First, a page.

Brazil must increase its participation in large-scale international scientific collaborations
August 14, 2019
By Elton Alisson in Campo Grande (Brazil) | Agência FAPESP – Three of the most significant recent scientific breakthroughs – the detection of the Higgs boson in 2012, the first direct observation of gravitational waves in 2015, and the first image of a black hole in 2019 – have one thing in common: they all resulted from major collaborative projects involving researchers in several countries, including Brazil.
This kind of international cooperation is set to become more frequent in the years ahead, as a number of mega-telescopes and large research facilities begin operating in different parts of the world.
If the Brazilian scientific community is to contribute effectively to projects such as these, it will need stable sources of funding, according to the participants in a round table on major cooperation projects held on July 23, 2019, during the 71st Annual Meeting of the Brazilian Society for the Advancement of Science (SBPC).
“It’s hard for us to sign agreements to participate in these large-scale international scientific collaborations because of the lack of stability in funding for the experiments,” said João Ramos Torres de Mello Neto, Full Professor at the Federal University of Rio de Janeiro (UFRJ) and a speaker at the event, which took place on July 21-27 in Campo Grande, Mato Grosso do Sul. The theme of this year’s meeting was “Science and innovation at the frontiers of the bioeconomy, diversity and social development”.
“In the long run, the Brazilian scientific community’s participation in these large-scale international collaborations has been based strongly on the projects of individual researchers or small groups, and most of the funding is short-term,” Mello said.
To change this situation, he went on, Brazilian participation in international collaborations must be funded as a matter of state policy involving not just agencies subordinated to the Ministry of Science, Technology, Innovation and Communications (MCTIC) but also the Ministries of the Economy and of Industry and Foreign Trade. This is because Brazil’s participation in such projects is strategic for all these sectors.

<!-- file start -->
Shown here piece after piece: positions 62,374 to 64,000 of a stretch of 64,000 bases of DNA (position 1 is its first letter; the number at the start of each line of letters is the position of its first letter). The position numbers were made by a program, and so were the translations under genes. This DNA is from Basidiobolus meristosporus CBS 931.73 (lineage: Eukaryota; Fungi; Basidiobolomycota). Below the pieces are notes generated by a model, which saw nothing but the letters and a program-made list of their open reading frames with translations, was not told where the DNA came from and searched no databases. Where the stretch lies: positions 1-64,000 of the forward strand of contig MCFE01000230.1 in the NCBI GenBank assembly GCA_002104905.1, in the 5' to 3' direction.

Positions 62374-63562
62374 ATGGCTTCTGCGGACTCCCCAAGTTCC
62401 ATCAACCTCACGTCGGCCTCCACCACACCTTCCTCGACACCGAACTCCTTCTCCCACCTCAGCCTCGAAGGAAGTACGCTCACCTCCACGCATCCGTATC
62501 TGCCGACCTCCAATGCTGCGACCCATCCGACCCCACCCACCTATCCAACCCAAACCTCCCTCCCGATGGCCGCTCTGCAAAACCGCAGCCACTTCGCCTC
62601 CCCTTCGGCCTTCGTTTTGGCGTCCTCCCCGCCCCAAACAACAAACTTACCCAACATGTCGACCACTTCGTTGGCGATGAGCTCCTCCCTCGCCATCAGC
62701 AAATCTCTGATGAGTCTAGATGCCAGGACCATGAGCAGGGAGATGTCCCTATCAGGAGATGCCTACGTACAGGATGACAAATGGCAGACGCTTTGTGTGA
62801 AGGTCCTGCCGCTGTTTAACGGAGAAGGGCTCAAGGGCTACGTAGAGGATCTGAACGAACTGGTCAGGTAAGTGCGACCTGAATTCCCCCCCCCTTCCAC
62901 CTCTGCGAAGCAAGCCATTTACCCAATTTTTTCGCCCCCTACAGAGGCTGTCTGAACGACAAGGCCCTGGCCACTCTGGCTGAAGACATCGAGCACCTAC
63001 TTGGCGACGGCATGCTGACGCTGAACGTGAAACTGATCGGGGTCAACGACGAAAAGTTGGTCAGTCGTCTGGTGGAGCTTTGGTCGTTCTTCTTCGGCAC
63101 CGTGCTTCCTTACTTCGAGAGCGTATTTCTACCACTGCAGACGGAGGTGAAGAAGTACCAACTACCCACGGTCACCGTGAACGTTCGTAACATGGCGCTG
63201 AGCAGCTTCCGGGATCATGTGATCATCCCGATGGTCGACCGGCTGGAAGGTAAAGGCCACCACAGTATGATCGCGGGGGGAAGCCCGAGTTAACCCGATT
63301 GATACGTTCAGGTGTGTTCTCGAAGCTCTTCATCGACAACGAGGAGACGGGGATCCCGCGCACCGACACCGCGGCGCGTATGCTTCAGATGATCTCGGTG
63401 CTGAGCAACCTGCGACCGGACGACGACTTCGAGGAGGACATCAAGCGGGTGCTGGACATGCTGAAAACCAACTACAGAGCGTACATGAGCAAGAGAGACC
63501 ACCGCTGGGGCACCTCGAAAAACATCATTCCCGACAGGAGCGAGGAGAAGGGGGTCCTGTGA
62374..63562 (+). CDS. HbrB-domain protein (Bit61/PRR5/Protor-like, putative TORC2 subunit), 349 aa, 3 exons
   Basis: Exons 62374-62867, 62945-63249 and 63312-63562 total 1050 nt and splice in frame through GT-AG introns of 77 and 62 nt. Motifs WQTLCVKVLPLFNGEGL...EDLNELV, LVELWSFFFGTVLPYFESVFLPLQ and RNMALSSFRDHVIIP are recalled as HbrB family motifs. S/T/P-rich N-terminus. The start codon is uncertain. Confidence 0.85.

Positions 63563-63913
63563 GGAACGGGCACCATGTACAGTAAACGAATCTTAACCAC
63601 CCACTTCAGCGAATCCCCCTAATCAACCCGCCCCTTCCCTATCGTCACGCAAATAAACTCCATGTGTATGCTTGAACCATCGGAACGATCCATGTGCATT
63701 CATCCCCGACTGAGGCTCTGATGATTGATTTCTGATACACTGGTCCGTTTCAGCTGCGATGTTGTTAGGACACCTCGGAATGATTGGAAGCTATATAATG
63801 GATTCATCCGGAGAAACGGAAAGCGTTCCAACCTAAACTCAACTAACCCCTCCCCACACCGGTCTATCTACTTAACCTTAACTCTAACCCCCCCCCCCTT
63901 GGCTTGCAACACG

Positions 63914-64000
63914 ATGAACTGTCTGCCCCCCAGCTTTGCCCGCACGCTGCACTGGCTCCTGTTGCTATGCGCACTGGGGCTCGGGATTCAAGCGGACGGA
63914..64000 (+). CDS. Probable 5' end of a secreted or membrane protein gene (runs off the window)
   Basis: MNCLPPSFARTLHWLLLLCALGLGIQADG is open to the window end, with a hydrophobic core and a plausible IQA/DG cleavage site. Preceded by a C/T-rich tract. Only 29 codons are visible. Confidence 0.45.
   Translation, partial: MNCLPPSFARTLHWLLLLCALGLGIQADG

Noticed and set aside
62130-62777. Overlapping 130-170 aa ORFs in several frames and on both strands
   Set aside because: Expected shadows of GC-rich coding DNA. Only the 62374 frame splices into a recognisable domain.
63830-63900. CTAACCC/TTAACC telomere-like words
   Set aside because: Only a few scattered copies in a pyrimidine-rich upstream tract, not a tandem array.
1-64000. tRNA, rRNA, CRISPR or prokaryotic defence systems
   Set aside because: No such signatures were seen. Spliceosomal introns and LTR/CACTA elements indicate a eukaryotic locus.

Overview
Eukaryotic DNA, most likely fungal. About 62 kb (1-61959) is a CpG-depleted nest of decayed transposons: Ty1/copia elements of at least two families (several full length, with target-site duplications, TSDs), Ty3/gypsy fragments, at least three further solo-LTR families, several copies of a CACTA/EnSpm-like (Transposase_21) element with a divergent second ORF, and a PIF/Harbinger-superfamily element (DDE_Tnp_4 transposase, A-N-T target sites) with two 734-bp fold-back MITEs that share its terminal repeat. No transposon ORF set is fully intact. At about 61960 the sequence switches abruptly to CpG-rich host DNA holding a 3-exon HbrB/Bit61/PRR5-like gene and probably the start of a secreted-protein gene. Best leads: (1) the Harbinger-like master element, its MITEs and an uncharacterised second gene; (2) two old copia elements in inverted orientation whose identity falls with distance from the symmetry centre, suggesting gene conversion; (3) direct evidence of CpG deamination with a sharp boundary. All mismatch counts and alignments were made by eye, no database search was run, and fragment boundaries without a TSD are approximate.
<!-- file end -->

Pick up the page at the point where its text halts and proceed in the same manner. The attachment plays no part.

“Brazilian involvement in these major scientific projects would yield high returns, extending knowledge, developing human capital and enabling our companies to acquire or develop new technology,” Mello said.
Given that these projects set out to answer questions on the knowledge frontier, they require the development of new technology, mostly by researchers who collaborate with companies, explained Reinaldo Ramos de Carvalho, a professor at Cruzeiro do Sul University (UNICSUL) in São Paulo.
As an example, he mentioned the charge-coupled device (CCD) image capture sensors used in digital cameras and smartphones. CCDs were invented in the late 1960s for use in astronomy. As sensitive detectors of photons, they are ideal substitutes for film or photographic plates in telescopes.
“Synergy between science and technology is imperative in these large-scale international collaborations, which therefore need participation by the private sector,” Carvalho said.
The creation of opportunities to develop technology for industry in São Paulo State is one of the criteria FAPESP takes into consideration in analyzing proposals to participate in large international collaborative projects, according to Roberto Marcondes Cesar Junior, Full Professor at the University of São Paulo (USP) and a member of FAPESP’s Adjunct Panel for Physics, Mathematics, Chemistry and Engineering.
Other criteria for approval are project leadership by the researchers who apply for funding and their involvement in the development of scientific instrumentation for the projects.
“FAPESP believes the researchers it supports should be going after more than the scientific research they’ll perform in these large international collaborations,” Marcondes Cesar said. “They should strive to be leaders and protagonists and, whenever possible, to get involved with instrumentation and the creation of technological development opportunities for industry in São Paulo State.”
For example, he went on, researchers at USP’s Engineering School (POLI-USP) are project leaders in this sense. In a project supported by FAPESP, they designed and developed a chip called SAMPA for installation in the detection system to be used by ALICE (A Large Ion Collider Experiment), one of four major experiments at CERN’s Large Hadron Collider (LHC).
Additionally, with FAPESP’s support, researchers at the University of Campinas (UNICAMP) have developed a light detector called ARAPUCA for use in the Deep Underground Neutrino Experiment (DUNE).
DUNE is an international science collaboration that seeks to discover new properties of neutrinos, elementary particles with very little mass that travel at near light speed.
“These are all high-level Brazilian projects to develop scientific instruments, and they’re doing very well,” Marcondes Cesar said.
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